This article proposes that scientific inquiry regarding questions of fact should have an autonomous zone that is protected from politics. Although many scholars promote the idea that science is politicized, little empirical data exists to support this conclusion. This article contains an empirical study that demonstrates that the public received inaccurate information in the debate over a highly politicized and controversial area of scientific inquiry, embryonic stem cell research.
This article utilizes the data from the empirical study and public choice theory to explain that there are process defects; this economic model can help explain, but cannot be used to resolve, the process defects. Instead, this article articulates reasons why scientific inquiry should have an autonomous zone and that political actors should play a limited role in oversight. This article proposes solutions to balance the roles of elected officials with the expertise of scientists.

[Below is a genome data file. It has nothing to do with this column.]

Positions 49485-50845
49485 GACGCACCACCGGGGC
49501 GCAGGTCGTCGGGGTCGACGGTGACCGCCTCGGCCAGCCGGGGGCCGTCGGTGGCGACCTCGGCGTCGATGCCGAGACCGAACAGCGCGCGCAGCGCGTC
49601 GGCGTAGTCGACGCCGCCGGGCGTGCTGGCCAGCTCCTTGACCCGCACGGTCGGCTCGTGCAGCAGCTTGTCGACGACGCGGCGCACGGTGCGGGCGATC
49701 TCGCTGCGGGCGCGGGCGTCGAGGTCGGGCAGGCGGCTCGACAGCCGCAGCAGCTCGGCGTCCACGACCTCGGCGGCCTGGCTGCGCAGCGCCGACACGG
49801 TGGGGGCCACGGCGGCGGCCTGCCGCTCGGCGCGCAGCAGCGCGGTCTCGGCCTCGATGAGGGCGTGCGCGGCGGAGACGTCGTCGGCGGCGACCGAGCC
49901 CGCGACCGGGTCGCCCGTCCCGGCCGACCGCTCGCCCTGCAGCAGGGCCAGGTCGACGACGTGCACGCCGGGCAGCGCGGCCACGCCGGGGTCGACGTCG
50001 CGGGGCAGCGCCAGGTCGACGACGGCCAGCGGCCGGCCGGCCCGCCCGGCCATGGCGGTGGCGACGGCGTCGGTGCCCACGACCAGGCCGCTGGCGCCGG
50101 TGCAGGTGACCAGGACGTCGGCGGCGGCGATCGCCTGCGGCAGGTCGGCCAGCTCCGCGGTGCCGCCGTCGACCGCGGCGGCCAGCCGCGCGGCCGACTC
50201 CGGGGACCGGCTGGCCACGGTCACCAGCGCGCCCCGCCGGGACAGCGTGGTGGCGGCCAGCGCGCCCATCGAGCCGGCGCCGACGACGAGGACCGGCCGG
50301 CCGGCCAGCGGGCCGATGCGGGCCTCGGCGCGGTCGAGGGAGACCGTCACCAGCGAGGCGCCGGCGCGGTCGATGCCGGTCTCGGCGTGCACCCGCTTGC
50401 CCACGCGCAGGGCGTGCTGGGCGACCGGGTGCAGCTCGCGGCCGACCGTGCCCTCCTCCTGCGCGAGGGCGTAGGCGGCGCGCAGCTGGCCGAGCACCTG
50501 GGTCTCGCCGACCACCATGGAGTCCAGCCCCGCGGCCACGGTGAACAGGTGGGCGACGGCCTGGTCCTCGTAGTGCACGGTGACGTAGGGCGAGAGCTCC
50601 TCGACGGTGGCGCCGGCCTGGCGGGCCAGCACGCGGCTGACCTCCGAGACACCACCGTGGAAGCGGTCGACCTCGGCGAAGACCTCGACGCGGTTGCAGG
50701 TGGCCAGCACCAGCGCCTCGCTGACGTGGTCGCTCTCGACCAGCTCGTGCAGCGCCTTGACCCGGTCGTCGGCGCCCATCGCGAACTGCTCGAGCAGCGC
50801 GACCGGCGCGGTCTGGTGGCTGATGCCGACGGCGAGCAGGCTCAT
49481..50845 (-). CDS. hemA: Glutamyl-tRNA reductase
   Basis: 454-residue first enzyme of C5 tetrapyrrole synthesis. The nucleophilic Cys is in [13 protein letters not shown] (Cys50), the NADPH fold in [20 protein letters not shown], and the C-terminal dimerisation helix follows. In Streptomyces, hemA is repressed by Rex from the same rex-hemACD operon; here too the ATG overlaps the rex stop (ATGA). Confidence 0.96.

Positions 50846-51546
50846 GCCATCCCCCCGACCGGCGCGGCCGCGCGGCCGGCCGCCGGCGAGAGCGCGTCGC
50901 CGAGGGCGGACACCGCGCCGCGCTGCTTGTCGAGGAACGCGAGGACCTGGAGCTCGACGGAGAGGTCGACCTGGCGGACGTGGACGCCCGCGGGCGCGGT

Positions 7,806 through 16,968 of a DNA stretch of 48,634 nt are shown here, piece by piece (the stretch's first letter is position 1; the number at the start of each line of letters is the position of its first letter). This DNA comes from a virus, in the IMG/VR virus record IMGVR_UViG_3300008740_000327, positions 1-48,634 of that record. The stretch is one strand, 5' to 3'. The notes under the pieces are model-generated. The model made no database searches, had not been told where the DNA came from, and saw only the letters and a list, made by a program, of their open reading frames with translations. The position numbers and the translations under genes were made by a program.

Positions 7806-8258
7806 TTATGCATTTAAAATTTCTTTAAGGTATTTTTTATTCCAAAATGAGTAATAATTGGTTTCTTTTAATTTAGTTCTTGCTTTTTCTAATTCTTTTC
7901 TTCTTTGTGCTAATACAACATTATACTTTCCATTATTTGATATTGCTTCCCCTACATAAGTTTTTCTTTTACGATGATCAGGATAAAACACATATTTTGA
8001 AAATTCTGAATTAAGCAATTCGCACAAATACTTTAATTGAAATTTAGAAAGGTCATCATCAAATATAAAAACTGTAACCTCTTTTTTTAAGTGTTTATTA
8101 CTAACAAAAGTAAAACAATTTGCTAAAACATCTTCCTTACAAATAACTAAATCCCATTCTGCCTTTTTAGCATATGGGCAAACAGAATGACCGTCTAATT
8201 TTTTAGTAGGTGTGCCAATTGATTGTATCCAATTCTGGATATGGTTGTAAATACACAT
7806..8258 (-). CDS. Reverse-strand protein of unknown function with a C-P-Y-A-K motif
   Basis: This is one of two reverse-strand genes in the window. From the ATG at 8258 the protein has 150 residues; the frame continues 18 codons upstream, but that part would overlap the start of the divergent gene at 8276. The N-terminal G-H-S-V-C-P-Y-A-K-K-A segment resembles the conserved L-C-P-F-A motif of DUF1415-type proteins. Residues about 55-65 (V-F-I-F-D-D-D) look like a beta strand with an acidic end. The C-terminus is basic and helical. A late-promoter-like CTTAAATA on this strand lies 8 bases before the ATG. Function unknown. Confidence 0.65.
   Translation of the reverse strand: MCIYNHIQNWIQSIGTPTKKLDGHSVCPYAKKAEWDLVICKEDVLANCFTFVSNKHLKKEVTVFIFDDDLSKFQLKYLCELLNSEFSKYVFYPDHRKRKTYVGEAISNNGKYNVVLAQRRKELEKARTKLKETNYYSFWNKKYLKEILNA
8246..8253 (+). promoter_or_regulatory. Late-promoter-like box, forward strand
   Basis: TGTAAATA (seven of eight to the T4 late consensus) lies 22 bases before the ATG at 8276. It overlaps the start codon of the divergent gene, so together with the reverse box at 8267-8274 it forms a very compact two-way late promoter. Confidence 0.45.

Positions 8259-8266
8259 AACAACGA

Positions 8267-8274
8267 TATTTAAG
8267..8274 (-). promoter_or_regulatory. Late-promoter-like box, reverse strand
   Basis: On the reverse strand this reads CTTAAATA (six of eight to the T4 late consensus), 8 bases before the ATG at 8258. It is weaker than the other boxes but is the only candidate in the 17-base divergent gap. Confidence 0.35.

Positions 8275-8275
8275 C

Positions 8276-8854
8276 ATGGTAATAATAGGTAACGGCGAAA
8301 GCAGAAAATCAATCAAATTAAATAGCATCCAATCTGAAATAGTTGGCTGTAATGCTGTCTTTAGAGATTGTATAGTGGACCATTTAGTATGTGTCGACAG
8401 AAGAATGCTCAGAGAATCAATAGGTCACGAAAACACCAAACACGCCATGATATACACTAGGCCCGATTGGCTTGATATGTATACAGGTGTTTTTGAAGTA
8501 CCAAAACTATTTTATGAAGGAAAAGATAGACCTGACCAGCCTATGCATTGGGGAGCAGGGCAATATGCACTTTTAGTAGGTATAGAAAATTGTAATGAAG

Joanna K. Sax. The Separation of Politics and Science. 7 Stan. J. of L. Sci. & Pol'y 1 (2014).